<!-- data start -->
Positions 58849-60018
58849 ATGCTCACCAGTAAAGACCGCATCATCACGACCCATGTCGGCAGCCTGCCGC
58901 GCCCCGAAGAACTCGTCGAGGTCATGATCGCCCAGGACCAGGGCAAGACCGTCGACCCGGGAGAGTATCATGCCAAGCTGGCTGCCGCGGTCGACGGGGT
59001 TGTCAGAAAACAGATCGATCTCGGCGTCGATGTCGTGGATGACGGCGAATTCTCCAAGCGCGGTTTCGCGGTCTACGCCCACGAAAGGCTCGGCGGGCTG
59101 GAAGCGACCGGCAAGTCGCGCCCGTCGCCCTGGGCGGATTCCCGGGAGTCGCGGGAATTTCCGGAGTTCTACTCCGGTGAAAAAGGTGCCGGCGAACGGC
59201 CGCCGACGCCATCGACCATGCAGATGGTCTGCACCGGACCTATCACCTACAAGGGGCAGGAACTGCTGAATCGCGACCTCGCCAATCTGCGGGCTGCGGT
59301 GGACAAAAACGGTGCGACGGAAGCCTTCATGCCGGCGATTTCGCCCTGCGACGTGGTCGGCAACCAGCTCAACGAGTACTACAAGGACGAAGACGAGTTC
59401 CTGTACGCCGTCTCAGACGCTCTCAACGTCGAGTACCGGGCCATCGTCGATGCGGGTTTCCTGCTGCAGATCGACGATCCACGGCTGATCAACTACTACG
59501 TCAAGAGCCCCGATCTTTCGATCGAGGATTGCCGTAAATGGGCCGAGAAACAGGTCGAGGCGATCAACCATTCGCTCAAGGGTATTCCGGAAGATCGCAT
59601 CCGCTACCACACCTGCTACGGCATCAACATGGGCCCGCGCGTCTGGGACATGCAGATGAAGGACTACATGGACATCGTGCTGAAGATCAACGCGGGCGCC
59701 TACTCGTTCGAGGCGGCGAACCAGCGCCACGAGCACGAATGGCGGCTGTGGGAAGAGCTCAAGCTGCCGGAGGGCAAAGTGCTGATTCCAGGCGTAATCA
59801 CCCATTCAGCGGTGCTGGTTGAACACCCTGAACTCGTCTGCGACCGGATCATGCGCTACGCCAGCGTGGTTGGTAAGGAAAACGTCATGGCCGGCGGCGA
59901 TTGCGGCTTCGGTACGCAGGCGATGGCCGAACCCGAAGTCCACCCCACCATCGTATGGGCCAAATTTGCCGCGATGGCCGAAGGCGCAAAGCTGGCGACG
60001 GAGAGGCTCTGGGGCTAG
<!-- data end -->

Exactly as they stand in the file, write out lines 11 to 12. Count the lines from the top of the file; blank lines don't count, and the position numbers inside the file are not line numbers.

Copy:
59701 TACTCGTTCGAGGCGGCGAACCAGCGCCACGAGCACGAATGGCGGCTGTGGGAAGAGCTCAAGCTGCCGGAGGGCAAAGTGCTGATTCCAGGCGTAATCA
59801 CCCATTCAGCGGTGCTGGTTGAACACCCTGAACTCGTCTGCGACCGGATCATGCGCTACGCCAGCGTGGTTGGTAAGGAAAACGTCATGGCCGGCGGCGA